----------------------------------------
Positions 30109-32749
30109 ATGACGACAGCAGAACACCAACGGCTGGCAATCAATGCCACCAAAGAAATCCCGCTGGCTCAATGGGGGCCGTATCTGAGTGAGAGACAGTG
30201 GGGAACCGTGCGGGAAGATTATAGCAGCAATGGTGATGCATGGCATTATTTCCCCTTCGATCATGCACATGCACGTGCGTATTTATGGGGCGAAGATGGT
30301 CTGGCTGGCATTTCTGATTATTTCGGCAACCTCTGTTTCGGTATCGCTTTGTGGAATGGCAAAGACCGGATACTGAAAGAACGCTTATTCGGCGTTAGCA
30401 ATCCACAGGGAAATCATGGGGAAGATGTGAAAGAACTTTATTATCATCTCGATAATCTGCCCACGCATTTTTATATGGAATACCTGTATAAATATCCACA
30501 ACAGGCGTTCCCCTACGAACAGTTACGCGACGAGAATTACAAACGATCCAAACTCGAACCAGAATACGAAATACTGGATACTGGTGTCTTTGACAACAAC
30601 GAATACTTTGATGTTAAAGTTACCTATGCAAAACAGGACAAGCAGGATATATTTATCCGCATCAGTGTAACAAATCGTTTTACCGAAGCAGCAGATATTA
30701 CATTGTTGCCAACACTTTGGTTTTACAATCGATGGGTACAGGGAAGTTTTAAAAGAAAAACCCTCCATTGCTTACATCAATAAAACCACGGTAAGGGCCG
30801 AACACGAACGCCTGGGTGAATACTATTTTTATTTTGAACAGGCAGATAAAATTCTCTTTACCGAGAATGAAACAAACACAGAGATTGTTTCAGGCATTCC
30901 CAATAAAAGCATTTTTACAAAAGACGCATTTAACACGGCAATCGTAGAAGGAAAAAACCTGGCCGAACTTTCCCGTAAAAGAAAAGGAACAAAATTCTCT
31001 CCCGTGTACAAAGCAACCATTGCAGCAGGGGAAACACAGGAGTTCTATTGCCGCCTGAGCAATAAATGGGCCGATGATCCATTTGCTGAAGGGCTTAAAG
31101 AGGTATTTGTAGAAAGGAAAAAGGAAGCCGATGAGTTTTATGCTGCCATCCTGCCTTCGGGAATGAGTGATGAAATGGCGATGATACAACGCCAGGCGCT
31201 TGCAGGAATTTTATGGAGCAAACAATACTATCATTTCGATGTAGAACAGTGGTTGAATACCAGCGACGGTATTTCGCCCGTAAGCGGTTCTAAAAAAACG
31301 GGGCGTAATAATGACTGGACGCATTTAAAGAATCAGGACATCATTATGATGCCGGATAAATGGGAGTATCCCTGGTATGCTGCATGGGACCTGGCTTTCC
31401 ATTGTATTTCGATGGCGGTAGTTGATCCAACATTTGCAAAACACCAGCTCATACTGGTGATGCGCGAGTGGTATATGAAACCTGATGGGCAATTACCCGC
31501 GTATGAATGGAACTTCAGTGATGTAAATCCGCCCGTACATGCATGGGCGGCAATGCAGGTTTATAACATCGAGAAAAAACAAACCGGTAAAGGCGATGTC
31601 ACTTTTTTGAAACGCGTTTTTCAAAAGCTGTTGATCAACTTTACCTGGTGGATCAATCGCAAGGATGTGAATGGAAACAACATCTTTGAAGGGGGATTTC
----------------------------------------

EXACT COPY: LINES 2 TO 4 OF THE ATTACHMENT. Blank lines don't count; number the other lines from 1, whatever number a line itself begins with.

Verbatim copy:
30109 ATGACGACAGCAGAACACCAACGGCTGGCAATCAATGCCACCAAAGAAATCCCGCTGGCTCAATGGGGGCCGTATCTGAGTGAGAGACAGTG
30201 GGGAACCGTGCGGGAAGATTATAGCAGCAATGGTGATGCATGGCATTATTTCCCCTTCGATCATGCACATGCACGTGCGTATTTATGGGGCGAAGATGGT
30301 CTGGCTGGCATTTCTGATTATTTCGGCAACCTCTGTTTCGGTATCGCTTTGTGGAATGGCAAAGACCGGATACTGAAAGAACGCTTATTCGGCGTTAGCA